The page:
After being able to exercise for the first time in a month and a half, I see the result of being “sensible”. I am not as strong as I was, can’t run as fast or as far, and as for recovery, well… I worked out on Monday and today is Friday and I still can’t walk properly. I’m not being unrealistic; I knew those things were going to get worse, but it made me realise when I got injured this time that because I was being “sensible”, I thought about all the things I couldn’t do or shouldn’t do and got bombed out about it, whereas what I should’ve done was think about what I could do!

So what I’m trying to say is when you get injured think about what you can do. Use the injury as an opportunity to improve, not an excuse to do nothing!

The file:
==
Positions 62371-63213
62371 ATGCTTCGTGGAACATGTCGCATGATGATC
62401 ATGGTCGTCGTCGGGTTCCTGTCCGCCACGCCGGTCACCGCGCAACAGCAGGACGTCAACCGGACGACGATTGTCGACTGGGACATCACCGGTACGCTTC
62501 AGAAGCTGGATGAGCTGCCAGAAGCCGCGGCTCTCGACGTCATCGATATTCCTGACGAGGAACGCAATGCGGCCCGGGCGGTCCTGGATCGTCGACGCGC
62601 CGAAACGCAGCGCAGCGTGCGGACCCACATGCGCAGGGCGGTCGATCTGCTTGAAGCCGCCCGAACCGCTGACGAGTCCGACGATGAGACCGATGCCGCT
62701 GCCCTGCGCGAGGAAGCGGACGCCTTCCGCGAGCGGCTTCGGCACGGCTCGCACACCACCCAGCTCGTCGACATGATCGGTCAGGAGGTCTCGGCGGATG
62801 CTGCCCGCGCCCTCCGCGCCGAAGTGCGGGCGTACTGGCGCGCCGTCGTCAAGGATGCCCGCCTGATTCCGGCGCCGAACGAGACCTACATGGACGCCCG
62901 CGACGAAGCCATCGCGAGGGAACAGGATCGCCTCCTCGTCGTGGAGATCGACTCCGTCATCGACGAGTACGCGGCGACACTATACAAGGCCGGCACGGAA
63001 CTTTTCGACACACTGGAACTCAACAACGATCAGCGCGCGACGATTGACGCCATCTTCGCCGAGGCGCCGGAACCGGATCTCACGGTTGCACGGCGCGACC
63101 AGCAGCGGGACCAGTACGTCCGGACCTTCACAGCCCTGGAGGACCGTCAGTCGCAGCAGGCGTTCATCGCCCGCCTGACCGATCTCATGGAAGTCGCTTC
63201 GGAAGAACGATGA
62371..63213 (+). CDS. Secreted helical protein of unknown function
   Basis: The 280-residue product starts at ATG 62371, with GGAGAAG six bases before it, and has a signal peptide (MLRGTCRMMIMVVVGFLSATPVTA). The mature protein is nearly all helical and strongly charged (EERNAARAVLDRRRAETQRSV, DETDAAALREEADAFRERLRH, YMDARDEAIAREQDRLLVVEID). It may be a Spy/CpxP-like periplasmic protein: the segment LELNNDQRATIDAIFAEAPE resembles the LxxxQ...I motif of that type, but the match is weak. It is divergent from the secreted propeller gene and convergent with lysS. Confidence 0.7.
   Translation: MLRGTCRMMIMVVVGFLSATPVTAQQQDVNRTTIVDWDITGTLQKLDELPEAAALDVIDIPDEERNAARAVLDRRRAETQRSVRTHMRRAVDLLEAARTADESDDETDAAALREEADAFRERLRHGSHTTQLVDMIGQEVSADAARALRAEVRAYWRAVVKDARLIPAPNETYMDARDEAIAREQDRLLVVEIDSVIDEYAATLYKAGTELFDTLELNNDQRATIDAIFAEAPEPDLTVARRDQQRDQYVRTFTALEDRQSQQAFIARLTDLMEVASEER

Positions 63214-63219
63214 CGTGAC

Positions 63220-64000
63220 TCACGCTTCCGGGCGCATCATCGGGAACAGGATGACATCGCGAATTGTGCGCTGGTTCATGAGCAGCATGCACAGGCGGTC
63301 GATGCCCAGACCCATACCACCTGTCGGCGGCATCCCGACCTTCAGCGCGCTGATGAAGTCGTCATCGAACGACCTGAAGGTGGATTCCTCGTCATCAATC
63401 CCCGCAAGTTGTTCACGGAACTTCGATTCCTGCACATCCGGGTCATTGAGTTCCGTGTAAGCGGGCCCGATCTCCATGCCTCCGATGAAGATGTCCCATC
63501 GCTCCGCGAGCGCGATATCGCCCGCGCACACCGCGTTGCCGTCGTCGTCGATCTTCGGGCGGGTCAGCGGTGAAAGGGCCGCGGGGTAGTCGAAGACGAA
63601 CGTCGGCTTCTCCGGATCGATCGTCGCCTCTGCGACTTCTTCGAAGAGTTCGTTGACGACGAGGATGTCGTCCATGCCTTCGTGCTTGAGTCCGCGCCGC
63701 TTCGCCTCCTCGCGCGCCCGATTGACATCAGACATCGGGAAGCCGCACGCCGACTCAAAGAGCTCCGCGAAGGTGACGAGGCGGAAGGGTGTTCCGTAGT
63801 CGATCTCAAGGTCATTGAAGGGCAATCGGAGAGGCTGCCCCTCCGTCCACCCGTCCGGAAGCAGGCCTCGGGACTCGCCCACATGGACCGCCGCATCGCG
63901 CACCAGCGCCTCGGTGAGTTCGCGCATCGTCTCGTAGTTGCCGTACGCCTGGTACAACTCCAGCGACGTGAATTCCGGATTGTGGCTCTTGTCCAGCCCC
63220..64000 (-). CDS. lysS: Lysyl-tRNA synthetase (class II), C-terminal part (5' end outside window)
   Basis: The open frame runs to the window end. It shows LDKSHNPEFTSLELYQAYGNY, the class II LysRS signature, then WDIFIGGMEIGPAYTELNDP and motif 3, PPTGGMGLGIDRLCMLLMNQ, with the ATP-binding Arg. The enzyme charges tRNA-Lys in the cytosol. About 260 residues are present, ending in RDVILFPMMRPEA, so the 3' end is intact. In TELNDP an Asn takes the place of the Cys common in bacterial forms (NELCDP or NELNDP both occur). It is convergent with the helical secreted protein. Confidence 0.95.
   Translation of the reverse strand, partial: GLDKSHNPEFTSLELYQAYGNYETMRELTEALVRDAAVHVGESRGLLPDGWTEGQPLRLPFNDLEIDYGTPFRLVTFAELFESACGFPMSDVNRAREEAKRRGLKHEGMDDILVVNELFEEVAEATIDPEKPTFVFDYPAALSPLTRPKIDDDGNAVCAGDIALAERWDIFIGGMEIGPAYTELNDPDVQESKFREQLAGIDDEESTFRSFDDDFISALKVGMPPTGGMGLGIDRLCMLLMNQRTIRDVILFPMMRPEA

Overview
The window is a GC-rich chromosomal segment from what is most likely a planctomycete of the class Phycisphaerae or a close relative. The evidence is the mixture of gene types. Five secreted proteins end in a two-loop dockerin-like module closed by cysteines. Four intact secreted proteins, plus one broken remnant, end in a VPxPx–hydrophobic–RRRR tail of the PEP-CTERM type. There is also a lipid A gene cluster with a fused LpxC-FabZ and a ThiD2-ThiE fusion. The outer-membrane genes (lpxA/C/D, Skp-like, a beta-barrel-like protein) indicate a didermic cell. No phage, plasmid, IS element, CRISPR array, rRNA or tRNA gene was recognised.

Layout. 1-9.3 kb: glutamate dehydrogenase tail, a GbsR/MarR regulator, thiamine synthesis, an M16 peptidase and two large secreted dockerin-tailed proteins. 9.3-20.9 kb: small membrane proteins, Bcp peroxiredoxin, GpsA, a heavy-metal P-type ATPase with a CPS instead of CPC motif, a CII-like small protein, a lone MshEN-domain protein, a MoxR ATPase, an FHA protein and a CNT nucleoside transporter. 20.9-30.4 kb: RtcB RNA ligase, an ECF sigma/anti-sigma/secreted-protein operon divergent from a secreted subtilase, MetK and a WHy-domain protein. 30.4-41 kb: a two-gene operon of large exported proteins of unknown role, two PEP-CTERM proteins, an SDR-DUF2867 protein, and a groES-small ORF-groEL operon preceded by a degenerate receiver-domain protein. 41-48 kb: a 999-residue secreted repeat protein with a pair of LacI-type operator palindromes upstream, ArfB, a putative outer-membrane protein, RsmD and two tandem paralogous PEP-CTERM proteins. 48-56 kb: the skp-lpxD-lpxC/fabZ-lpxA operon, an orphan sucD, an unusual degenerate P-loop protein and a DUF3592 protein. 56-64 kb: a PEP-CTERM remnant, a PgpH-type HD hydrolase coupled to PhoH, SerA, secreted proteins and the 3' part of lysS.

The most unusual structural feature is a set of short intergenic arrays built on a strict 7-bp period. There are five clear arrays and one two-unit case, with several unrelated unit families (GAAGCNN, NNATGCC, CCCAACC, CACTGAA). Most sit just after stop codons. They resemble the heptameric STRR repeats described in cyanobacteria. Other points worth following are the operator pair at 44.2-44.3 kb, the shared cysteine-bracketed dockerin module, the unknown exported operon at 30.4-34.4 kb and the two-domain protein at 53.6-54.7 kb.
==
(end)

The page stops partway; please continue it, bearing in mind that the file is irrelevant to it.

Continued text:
If you got injured from sport, make sure that you’re fitter and stronger when you go back. If you got injured because the wrong muscles are firing and overcompensating for a weakness somewhere else, use the injury as an opportunity to be stronger and learn how to strengthen those weaknesses and get the right muscles firing for you.

And if you got injured from having a few too many down the pub, well, stop drinking so much ;)

How to prevent or fix common exercise-related injuries and pain